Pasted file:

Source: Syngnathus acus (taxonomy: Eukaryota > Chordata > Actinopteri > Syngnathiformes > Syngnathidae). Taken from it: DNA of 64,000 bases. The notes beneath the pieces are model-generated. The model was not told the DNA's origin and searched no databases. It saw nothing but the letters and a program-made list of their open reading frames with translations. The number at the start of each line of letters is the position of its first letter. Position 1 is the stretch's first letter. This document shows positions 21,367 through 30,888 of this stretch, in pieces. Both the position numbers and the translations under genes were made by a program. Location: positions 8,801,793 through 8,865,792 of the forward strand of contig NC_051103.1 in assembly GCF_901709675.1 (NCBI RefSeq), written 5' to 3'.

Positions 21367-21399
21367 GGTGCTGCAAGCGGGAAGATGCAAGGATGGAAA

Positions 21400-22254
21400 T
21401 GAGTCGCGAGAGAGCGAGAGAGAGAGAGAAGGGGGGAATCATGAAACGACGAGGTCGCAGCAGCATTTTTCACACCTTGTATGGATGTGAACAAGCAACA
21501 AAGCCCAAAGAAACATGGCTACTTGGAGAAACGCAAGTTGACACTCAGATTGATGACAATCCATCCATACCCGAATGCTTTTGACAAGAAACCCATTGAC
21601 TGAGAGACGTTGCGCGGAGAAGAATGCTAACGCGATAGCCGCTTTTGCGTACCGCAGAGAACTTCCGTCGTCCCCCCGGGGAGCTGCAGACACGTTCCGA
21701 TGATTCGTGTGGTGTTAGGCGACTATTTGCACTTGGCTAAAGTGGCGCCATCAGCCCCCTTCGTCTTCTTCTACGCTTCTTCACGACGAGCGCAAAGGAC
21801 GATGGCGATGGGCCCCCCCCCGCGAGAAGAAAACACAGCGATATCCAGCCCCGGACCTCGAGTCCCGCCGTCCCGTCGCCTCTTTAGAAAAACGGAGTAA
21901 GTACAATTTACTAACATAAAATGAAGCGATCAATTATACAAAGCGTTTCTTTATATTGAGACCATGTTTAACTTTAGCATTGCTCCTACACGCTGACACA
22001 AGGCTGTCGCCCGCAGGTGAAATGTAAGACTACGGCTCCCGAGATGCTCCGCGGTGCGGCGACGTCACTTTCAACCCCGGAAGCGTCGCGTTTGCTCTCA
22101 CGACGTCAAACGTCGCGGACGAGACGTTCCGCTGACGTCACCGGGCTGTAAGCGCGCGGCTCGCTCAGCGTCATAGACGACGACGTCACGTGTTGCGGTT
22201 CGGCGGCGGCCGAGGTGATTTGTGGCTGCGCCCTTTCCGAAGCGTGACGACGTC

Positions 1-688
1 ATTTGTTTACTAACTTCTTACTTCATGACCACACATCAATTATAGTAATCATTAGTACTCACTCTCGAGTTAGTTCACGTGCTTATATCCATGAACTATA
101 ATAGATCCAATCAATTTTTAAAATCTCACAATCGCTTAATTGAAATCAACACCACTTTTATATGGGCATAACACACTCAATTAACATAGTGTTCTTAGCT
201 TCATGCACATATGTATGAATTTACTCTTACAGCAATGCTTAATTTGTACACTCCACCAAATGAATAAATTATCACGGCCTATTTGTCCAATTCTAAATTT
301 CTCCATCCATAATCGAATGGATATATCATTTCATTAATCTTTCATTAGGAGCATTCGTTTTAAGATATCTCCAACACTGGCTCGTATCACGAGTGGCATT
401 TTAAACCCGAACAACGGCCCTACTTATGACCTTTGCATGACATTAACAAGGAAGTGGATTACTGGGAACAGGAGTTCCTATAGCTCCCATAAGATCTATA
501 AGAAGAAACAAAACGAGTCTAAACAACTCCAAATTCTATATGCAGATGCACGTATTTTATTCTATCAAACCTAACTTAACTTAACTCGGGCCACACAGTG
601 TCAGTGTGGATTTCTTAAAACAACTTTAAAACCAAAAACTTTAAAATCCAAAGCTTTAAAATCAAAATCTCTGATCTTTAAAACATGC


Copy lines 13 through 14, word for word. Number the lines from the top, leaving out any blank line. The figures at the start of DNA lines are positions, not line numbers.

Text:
22101 CGACGTCAAACGTCGCGGACGAGACGTTCCGCTGACGTCACCGGGCTGTAAGCGCGCGGCTCGCTCAGCGTCATAGACGACGACGTCACGTGTTGCGGTT
22201 CGGCGGCGGCCGAGGTGATTTGTGGCTGCGCCCTTTCCGAAGCGTGACGACGTC